Civil rights organizations are taking president Donald Trump to court over a directive banning federal agencies, contractors and grant recipients from offering ‘anti-American’ diversity training. The NAACP Legal Defense Fund, together with National Urban League and the National Fair Housing Alliance, argues that the executive order poses significant ramifications for business, including marketing agencies, many of whom had pledged to improve diversity in response to widespread concerns regarding discrimination in the workplace.
What is Trump’s executive order?
Last month Trump banned the use of workplace training programs designed to root out racism and privilege, arguing that may make white workers feel ’discomfort’.
In practice, this forces organizations to choose between going ahead with planned diversity training or risk forfeiting opportunities to enter into federal contracts.
As part of the crackdown, the US Department of Labor was ordered to set up a hotline to field complaints about employee training programmes that have been labelled ’anti-American’ and ’blame focused’ by the president.
Currently on the campaign trail ahead of tomorrow’s presidential election, Trump justified his order as necessary to avoid ’teaching people to hate our country’, by promoting the idea that racism is culturally entrenched within American history and institutions.
To do so Trump resurrected a 1965 presidential order by president Lyndon B Johnson which sought to outlaw discriminatory practices among companies bidding for public funds.
How have civil rights groups reacted?
Both the National Urban League and the National Fair Housing Alliance have won federal contracts in the past and fear the order jeopardizes their chances of obtaining future work.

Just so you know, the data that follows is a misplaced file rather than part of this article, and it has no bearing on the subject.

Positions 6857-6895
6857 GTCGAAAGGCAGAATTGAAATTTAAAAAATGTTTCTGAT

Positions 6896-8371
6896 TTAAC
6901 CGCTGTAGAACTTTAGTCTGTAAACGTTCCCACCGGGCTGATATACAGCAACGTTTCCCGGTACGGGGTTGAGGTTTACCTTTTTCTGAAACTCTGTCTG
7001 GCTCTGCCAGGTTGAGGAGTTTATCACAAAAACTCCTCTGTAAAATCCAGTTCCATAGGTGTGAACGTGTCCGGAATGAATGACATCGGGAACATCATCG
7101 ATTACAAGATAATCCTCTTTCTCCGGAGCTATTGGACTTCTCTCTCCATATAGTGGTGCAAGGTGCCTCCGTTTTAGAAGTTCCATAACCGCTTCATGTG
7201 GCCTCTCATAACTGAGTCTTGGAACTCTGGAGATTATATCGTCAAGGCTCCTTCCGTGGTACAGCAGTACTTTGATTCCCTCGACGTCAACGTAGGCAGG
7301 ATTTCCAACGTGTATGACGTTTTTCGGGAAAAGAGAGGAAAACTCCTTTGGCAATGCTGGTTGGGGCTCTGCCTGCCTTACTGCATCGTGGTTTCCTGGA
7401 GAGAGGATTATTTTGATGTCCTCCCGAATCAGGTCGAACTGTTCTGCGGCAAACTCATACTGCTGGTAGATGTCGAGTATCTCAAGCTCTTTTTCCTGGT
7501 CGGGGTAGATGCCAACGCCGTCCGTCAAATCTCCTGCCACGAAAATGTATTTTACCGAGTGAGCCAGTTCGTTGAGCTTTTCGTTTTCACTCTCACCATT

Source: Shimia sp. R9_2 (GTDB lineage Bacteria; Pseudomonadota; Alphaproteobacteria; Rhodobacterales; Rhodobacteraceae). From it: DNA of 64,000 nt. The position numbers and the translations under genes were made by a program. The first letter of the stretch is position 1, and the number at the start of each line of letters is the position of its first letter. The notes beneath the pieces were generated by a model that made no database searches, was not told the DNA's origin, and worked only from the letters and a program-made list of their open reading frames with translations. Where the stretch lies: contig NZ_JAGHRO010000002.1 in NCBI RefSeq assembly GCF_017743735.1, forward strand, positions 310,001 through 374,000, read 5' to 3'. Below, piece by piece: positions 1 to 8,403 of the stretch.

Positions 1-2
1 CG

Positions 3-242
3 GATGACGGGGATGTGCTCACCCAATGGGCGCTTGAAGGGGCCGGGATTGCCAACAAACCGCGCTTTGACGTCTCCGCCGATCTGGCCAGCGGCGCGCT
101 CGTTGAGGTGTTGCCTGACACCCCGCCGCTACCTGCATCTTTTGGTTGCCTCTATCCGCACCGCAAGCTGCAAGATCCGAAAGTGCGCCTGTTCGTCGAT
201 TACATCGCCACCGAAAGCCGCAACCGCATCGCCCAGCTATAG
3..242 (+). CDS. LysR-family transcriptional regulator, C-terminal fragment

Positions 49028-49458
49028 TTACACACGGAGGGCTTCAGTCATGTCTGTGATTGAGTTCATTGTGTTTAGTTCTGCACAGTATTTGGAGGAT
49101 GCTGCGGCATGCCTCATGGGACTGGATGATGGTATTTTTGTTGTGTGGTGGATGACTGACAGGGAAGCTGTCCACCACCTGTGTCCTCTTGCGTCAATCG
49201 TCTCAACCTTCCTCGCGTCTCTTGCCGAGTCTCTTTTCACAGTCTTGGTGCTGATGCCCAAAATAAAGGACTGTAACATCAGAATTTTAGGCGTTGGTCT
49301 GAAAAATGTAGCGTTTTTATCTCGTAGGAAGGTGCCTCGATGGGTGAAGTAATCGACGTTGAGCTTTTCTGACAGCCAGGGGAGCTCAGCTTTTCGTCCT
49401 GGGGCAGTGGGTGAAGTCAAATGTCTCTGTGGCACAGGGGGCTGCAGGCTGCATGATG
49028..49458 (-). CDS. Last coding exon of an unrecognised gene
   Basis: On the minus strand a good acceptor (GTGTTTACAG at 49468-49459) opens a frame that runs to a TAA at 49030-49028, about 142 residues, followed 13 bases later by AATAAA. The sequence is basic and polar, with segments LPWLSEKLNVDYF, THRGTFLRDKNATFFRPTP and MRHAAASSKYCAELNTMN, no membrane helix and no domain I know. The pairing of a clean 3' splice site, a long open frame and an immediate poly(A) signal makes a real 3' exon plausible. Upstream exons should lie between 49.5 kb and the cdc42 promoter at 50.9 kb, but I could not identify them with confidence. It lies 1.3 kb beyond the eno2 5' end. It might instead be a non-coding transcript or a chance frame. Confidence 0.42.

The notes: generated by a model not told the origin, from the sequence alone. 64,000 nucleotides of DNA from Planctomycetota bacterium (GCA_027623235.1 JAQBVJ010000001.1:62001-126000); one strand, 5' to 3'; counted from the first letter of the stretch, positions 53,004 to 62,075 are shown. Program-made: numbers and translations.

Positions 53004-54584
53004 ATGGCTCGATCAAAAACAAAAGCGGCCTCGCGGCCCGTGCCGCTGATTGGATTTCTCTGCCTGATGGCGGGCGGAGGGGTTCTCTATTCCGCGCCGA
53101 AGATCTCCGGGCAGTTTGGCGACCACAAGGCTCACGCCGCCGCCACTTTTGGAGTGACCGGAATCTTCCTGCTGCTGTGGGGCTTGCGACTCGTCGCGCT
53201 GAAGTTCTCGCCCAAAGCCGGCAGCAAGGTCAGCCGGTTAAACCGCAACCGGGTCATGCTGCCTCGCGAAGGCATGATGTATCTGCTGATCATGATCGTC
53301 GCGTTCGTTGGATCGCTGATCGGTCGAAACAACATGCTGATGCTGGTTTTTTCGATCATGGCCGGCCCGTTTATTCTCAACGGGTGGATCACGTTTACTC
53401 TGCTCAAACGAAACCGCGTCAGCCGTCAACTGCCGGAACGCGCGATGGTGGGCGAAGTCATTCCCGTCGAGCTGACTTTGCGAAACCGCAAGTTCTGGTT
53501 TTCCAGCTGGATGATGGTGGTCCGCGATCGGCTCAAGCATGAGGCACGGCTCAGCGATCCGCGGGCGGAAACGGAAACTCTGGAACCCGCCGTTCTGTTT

They argue that the executive order ’unconstitutionally forces Plaintiffs to choose between censoring speech on these important issues or forfeiting any opportunity to enter into a federal contract’.
Castigating the order Marc Morial, president and chief executive officer of the National Urban League said: “The executive order smacks of a totalitarian endorsement of white supremacy.“
Critics contend that Trump is fueling white grievances for political ends and risks a chilling effect on moves to develop diversity and inclusion training.
What has the US government said?
The Department of Labor has said that it is confident of seeing off the lawsuit, maintaining that the order does not ban ‘unconscious bias‘ in terms of discussing ‘pre-conceptions, opinions, or stereotypes‘ in the workplace.
It maintains that it only wishes to prevent training from implying that anyone is racist or sexist ‘by virtue of his or her race, sex, and/or national origin‘.
What does this mean for agencies?
Details on all diversity training programs and workshops provided to employees must be handed over to a Federal Register to determine who complies with the law.
Contentious terminology such as ‘white privilege‘ and ‘unconscious bias‘ will become much harder to employ without violating the order.